From Ti­tahi Bay to Nordic god­hood

Kapi-Mana News - - NEWS - By MATTHEW DAL­LAS

It’s hard to say which is cooler; get­ting a play a god or a char­ac­ter named ‘‘Axl’’?

For for­mer Ti­tahi Bay lad Em­mett Coul­ing Sk­il­ton he gets to do both in The Almighty John­sons, a new tele­vi­sion se­ries which pre­miered last night. The com­e­dy­drama, from the mak­ers of Out­ra­geous For­tune, cen­tres on four broth­ers who hap­pen to be the rein­car­na­tion of Nordic gods. Their daily strug­gles range from the com­mon­place – re­la­tion­ships, sib­ling ri­valry – to the oc­ca­sional fan­tas­ti­cal (spe­cial pow­ers, quests).

Coul­ing Sk­il­ton was im­me­di­ately at­tracted to the role of 20-year-old Axl, the youngest of the four broth­ers.

‘‘ It’s about a young guy more in­ter­ested in par­ties and girls, hav­ing no re­spon­si­bil­ity – I’ve ex­pe­ri­enced that. He gets thrown in the deep end when he finds out who he re­ally is, and has his fam­ily depend­ing on him.’’

Who he re­ally is is Odin, the most pow­er­ful of the Nordic gods who, as the pub­lic­ity ma­te­rial claims, must deal with ‘‘ war, death, prophecy and magic’’, a con­sid­er­able change of pace for a guy who hasn’t man­aged to get laid yet.

The Nordic mythol­ogy was less fa­mil­iar to Coul­ing Sk­il­ton – who ad­mits to a love of comic-book he­roes, the X-Men when he was grow­ing up, but no in­ter­est in Vik­ings. He says the show’s writ­ers have done a huge amount of re­search to make sure ev­ery as­pect of the folk­lore was de­picted as ac­cu­rately as pos­si­ble.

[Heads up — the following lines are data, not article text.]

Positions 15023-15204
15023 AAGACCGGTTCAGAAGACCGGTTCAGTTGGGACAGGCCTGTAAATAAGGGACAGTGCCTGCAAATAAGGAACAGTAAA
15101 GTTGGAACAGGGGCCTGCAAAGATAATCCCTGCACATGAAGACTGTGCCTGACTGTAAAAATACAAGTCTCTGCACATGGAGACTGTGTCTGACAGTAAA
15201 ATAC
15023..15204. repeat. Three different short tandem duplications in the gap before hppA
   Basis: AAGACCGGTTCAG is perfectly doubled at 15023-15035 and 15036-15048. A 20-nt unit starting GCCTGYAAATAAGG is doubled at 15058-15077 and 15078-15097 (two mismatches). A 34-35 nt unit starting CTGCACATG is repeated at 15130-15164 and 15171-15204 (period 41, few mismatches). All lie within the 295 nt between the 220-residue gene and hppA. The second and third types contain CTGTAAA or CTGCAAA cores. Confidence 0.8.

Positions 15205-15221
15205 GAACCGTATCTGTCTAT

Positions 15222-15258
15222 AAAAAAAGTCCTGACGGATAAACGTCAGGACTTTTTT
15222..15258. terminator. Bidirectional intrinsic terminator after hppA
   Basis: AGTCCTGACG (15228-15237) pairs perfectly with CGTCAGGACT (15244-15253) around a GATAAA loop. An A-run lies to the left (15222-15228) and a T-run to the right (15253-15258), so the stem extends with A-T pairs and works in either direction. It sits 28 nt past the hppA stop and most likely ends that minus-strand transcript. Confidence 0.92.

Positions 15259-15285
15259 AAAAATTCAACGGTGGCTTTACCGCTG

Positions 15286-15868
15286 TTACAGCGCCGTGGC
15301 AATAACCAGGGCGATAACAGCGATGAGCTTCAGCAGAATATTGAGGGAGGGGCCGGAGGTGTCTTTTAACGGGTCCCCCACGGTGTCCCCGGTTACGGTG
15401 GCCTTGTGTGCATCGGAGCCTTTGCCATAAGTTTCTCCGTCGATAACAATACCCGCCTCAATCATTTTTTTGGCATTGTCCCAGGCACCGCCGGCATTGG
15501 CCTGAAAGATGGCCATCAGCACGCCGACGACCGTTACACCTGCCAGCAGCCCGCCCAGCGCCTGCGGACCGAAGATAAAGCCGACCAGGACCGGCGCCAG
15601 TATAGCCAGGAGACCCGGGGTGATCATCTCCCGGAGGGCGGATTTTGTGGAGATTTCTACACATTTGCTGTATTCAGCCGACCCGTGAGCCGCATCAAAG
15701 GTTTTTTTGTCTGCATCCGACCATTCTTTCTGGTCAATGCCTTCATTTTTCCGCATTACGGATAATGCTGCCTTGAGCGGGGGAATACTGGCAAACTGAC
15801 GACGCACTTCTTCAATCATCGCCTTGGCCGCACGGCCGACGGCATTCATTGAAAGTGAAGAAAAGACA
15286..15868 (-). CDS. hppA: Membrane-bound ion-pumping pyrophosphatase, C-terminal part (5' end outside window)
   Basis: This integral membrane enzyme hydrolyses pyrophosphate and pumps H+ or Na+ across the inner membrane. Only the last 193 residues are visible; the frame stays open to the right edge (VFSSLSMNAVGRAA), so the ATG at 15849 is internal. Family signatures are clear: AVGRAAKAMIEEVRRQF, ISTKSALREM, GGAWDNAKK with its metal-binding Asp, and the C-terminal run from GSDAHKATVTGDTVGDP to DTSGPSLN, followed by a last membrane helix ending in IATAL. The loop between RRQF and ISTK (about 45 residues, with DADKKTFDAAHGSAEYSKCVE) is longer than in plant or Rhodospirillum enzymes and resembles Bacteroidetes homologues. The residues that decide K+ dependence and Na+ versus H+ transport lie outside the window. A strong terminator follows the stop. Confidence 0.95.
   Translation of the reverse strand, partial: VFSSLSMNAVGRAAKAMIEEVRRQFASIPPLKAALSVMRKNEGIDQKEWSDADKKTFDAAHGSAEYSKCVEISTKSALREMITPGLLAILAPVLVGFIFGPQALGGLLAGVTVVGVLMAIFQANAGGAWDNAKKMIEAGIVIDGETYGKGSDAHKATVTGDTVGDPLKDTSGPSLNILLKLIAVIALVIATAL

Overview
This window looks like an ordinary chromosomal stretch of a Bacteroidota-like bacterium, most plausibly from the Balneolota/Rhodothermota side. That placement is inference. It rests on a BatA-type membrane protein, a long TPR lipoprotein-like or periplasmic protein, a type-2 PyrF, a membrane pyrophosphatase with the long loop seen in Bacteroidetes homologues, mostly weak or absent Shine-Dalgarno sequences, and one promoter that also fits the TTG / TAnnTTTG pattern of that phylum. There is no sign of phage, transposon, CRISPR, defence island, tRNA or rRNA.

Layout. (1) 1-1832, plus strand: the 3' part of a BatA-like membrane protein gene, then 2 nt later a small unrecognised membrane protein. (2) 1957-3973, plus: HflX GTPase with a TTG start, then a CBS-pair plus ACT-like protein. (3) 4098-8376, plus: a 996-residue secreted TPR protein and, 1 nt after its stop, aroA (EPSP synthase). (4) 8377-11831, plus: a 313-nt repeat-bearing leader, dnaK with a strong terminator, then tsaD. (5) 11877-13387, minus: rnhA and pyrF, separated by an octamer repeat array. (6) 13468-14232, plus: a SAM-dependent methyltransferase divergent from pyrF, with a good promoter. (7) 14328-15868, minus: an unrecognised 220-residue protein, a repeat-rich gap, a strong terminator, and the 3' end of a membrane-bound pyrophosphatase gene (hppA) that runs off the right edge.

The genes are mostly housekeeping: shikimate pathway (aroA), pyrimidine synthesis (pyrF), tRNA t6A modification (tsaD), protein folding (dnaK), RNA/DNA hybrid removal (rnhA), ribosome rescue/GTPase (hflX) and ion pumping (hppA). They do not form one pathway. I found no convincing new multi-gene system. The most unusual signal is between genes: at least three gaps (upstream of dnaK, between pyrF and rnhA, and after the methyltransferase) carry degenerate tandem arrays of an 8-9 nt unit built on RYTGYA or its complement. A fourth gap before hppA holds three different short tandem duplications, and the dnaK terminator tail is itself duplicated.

De­spite its fan­tas­ti­cal el­e­ments, Coul­ing Sk­il­ton says the show has a strong fam­ily fo­cus and a down-toearth tone.

‘‘It’s a bloody funny show, the script is hi­lar­i­ous. It’s very much Kiwi hu­mour, and typ­i­cal of New Zealan­ders, it plays down who we are. It’s a com­ing-of-age story.’’

The Almighty John­sons is his first full-time, high-pro­file TV gig ‘‘which is bril­liant’’, he says. He has worked largely in the­atre, a lit­tle bit of TV work, and had a part in Gay­lene Pre­ston’s Home By Christ­mas.

He says it feels quite sur­real to fi­nally have the show on TV screens, and the pub­lic talk­ing about it, as film­ing for it fin­ished mid­way through last year and ‘‘feels a long time ago’’.

‘‘ It’s fi­nally hit­ting home, the re­al­ity that it’s a pub­lic show that ev­ery­one will be see­ing. And it’s great for me in terms of ex­po­sure. [ Aside from the first episode] I haven’t seen full shows, just pieces, so I’m look­ing for­ward to watch­ing it on Mon­day nights too.’’

Coul­ing Sk­il­ton says he is en­joy­ing life in Auck­land, though it can be very vast.

‘‘Ti­tahi Bay is good place to come back to. I like the beach.’’

He is cur­rently re­hears­ing for a play, Paper Sky, a love story be­tween a poet and a paper girl, which opens in Auck­land on March 4.

The Almighty John­sons screens on TV3, Mon­day 9.30pm.

Not quite, but

there are mys­ti­cal forces at work in The

Almighty John­sons, which stars for­mer Porirua

boy Em­mett Coul­ing Sk­il­ton

as the rein­car­na­tion of a Nordic god.

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